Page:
I don’t think I’ve ever had a project where I’ve been more mindful about the impact that it could have and the importance of it. She’s obviously such an incredibly kick-ass character and Kelly Sue DeConnick did a great run with her story arc recently. But here’s the thing, if you were just going to do a straight adaptation of the comics, her origin story is very similar to Green Lantern. And obviously, that’s not what we want to do. There’s a lot of reinvention that needs to happen. And also, she’s her own person and she’s a great character. We have to be aware of what’s happened in other Marvel films and make sure that her particular storyline is unique and fun and also fits in within this world that’s going on at the same time. It’s a little bit of an interesting story gauntlet. It’s been good to have a partner. It’s been an incredible experience. If we can pull it off it could be an incredibly important but also really fun and kick-ass superhero film.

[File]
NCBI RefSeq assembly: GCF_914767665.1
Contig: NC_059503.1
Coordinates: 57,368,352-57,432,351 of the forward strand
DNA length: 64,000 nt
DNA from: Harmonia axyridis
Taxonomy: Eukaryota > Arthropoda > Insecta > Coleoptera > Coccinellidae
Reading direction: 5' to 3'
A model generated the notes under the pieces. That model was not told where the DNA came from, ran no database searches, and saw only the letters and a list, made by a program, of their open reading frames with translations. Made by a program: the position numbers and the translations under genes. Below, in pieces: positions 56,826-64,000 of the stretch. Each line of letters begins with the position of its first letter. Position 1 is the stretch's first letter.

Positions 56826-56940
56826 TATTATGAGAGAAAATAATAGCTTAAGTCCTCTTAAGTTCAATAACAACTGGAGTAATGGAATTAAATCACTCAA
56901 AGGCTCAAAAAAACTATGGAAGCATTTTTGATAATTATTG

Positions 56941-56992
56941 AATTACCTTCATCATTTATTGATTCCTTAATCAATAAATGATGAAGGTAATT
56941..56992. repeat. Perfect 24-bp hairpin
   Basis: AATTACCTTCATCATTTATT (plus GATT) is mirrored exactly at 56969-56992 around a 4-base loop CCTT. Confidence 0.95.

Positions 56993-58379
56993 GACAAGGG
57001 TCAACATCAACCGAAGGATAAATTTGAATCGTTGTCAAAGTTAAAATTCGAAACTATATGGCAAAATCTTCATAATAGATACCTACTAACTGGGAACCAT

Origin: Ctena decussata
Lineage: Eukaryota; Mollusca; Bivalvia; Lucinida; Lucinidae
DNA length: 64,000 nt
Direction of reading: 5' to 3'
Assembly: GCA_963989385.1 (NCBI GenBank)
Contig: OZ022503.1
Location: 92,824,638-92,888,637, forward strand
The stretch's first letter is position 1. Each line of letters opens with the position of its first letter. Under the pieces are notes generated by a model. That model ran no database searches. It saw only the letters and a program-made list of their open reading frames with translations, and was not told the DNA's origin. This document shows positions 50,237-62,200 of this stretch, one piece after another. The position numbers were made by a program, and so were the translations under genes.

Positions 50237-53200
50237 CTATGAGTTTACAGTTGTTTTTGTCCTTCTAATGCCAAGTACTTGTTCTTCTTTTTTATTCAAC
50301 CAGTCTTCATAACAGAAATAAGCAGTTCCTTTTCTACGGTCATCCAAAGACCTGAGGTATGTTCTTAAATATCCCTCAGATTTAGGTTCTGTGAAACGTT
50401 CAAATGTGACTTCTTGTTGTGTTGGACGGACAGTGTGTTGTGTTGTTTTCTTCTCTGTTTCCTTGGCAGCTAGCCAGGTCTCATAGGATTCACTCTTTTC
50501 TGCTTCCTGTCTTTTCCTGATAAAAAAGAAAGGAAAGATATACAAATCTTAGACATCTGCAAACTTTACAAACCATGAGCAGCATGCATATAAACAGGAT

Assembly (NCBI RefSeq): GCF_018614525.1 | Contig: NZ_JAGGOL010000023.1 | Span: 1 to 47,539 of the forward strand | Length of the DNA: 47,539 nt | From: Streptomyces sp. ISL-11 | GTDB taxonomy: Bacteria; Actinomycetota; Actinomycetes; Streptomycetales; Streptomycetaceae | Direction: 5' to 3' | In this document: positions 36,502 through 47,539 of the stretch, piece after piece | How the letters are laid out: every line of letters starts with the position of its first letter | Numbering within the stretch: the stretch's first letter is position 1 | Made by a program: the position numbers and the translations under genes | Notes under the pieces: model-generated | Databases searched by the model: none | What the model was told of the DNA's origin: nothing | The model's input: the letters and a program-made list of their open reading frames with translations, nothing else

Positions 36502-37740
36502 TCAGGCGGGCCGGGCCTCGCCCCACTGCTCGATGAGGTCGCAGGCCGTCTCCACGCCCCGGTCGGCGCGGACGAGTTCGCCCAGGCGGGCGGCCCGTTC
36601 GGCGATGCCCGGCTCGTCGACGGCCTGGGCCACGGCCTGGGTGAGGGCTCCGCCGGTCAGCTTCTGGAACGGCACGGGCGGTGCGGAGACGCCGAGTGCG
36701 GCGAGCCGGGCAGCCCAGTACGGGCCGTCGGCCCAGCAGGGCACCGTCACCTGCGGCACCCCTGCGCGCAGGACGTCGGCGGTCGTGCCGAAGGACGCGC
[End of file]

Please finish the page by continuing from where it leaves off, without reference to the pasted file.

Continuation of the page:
In order to pull off the incredible feat of bringing Captain Marvel to the forefront of the Marvel Cinematic Universe, Danvers will have to undergo some major work. Her origin story will be vastly different. Instead of seeing a young Air Force pilot being protected from a Kree blast by the original Captain Mar-vell (who was a Kree himself), we'll likely see something that fits in better with the characters and story lines already established in the MCU.
MCU's History With Changing Characters